Analysis & Opinion

Tamil Nadu and Indian Elections 2019: A Game of Musical Chairs

Acting pre-emptively, India’s fresh propaganda against Pakistan after Pulwama incident gave a feverish start to Indian General Elections 2019. Subsequently, Election Commission of India announced, on 10 March 2019, that the polls will start from April 11 and will be conducted in seven phases. The race started with the rally on March 6 by Bharatiya Janata Party (BJP)-the ruling party of India-in the southern state of Tamil Nadu. As this is the re-election of Modi, both Modi and BJP President Amit Shah understand that scoring another election is an uphill task. Knowing the art of election engineering, BJP has been trying to establish its foothold in those parts of India where it has been performing weak, such as India’s eastern states-Odisha, Tamil Nadu, Telangana and West Bengal. These regions have been the stronghold of either Indian National Congress (INC) or other smaller political parties of the region. That is why; BJP’s alliance with the All India Anna Dravida Munnetra Kazhagam (AIADMK) is a pre-requisite, if it wants to get reelected.

With its rare fourth visit in 40 days, Modi’s focus has shifted towards Tamil Nadu abruptly. The reason is simple: Modi’s fame has declined and BJP is referred as pariah in Tamil Nadu. In their reluctance towards BJP/Modi, the people of Tamil Nadu are not only fighting for their identity but also have grievances relating to inept governance by central government. Not so long ago, Modi had to confront tremendous reaction with hashtags on Twitter, such as, #GoBackModi. That is why; Modi mollified the incredible status of former leaders of Tamil Nadu. Going further in his appeasement tactics, Modi not only founded a statue of M. G. Ramachandran-founder of ADMK but also named Chennai railway station after his name along with realization of a number of developmental projects in the region.

2019 has also been a lucky year for Modi’s election campaign as the Abhinandan Verthaman-the Indian Air Force pilot, who was caught and discharged by Pakistan after the Balakot airstrikes– belongs to Tamil Nadu of which he took full benefit of. Despite all these efforts, Tamil Nadu is still going to prove a hard battleground for Modi for many reasons. First of all, AIADMK is divided over alliance with BJP. In 2014 general decisions, AIADMKwon 37/39 seats under the leadership of late J. Jayalalithaa. However, after her mysterious death, “Amma” (Jayalalithaa) helped BJP political invasion inTamil Nadu through a debilitated AIADMK-now under the leadership of CM Edappadi K Palaniswami.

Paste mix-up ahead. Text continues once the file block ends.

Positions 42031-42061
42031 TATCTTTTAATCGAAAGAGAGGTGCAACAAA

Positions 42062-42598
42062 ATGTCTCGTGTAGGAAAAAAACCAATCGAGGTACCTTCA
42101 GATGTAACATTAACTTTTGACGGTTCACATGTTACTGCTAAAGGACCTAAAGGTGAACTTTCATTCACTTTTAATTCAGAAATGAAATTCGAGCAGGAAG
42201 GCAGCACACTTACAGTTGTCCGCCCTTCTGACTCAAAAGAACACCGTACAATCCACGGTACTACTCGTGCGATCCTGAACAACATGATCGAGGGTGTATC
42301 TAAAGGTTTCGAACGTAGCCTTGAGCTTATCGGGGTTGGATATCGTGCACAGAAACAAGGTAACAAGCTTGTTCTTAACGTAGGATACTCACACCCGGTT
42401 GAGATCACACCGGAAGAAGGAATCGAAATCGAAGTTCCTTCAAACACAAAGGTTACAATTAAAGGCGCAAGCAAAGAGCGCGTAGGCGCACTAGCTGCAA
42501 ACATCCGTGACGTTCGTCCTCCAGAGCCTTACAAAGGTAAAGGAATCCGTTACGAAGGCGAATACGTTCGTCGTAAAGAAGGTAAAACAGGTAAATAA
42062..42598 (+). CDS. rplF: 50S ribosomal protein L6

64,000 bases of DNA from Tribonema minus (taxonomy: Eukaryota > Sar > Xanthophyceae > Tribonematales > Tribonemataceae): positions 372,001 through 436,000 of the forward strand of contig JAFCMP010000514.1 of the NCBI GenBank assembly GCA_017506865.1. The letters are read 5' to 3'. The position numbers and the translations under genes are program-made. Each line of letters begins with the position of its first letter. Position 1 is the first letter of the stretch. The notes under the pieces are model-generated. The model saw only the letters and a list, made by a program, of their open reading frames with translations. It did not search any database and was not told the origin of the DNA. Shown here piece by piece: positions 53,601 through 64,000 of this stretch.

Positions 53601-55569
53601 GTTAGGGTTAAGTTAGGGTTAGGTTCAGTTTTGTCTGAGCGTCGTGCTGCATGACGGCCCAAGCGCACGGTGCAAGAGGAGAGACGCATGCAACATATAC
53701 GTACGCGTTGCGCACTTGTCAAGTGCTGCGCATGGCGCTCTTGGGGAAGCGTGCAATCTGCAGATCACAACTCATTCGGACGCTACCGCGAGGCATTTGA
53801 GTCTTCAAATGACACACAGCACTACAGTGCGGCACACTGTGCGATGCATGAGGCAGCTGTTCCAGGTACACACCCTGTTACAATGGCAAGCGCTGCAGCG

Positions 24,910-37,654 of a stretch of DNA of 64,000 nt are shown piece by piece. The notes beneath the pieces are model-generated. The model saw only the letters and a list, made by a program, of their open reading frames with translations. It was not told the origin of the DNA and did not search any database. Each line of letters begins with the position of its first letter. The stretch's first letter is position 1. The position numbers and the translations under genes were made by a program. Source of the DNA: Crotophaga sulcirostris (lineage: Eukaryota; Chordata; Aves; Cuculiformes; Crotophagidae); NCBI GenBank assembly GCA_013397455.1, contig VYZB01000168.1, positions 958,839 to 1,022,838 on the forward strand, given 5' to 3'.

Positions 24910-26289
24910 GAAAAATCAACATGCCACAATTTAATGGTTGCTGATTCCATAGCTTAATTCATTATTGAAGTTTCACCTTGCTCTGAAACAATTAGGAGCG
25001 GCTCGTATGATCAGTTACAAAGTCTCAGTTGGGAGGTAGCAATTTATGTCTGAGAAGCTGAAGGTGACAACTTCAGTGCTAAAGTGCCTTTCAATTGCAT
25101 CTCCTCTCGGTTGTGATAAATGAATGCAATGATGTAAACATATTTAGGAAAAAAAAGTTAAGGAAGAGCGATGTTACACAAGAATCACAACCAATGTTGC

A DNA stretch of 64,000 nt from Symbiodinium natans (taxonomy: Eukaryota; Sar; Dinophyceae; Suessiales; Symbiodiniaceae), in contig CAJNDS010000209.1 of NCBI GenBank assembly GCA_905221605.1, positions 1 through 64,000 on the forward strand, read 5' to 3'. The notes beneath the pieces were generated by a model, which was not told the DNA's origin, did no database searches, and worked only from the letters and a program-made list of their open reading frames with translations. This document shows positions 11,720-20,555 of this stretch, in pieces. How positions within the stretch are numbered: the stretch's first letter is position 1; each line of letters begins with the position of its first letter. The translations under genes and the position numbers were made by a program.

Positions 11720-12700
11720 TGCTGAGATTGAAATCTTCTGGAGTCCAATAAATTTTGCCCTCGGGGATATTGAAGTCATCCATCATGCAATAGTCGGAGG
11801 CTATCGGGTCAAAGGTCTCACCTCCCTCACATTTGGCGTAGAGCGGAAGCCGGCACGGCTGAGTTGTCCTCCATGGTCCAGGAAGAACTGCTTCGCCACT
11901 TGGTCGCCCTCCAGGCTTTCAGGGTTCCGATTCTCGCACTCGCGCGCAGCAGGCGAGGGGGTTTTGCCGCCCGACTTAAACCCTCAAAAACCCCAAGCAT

Secondly, BJP is also considered as a “saffron party,” which discovers support in the Hindi-talking belt of India. As a result, it espouses Tamil fervor, especially when it comes to essential Hindi language in schools and anti-Hindi sentiments of Tamils. Central government’s naming and renaming of various developmental projects in Hindi is another hurdle between Centre and Tamil Nadu.Furthermore, both DMK and the AIADMK have advanced Tamil and English as mediums in training and work which also finds its roots in Dravidian movement. In addition, the Centre has also been criticized over its biasness when it comes to addressing various Tamil Nadu’s grievances. For instance, Centre didn’t do much to settle the water debate between Tamil Nadu and neighboring Karnataka. Another issue pertains to the non-exemption of the state from a “Common Eligibility and Entrance Exam for Medical Studies (NEET)”. In furtherance to this, Centre also showed apathy towards Tamil Nadu during Cyclone Gajain November 2018. PM Modi didn’t show any concern when 13 Tamils were shot by the state policy over environmental protests in the district of Tuticorin. Similarly, ruling party of Tamil Nadu worked for any rapprochement with the Centre over these issues.

In the light of above discussion, fight over 39 Lok Sabhaon Apil 18 in Tamil Nadu is not going to be easy. Aside from BJP, Congress and other regional smaller political parties are divided between the DMK (Dravida MunnetraKazhagam) and AIADMK (All India Anna DravidaMunnetra Kazhagam), which leaves little room for BJP to maneuver. With all these issues, BJP also face criticism because of various corruption scandals, such as the Granite Scam, TANSI land acquisition case, Sand mining case, and Pleasant Stay hotel case etc. The people of Tirunelveli district-southern Indian state of Tamil Nadu, have been protesting against Koodankulam Nuclear Power Plant (KKNPP)owing to environmental and human health related issues, leading to the arrest of almost 55,000 people, who have been deceitfully charged for ‘war against the state’. So every glass is half filled when it comes to 2019 elections.

Modi government is also not an exception when it comes to corruption, human rights violations in Kashmir, plight of minorities and propaganda against Pakistan. Indian elections 2019 have aggravated, in addition, the threat of the rise of Hindu extremism in the future. In this game of musical chairs where either leader is equally corrupt and dangerous for so-called secular India, India is going to get a hung parliament with “cash for vote” to play a crucial role in Lok Sabha elections-2019. Such a hung parliament may not be acceptable to many and could lead to chaos and instability-Indian Devi of democracy being the first victim.Last but not the least, no matter who gets elected in India; people will continue living below poverty line, Kashmiriswill remain victim of Indian draconian laws and human right abuses, Hindu extremists will continue to plunder minorities, region will remain affected by Indian hegemonic aspiration and adventurists tendencies, women will be raped publically and corruption will remain order of the day.


Written by: Adeel Mukhtar Mirza

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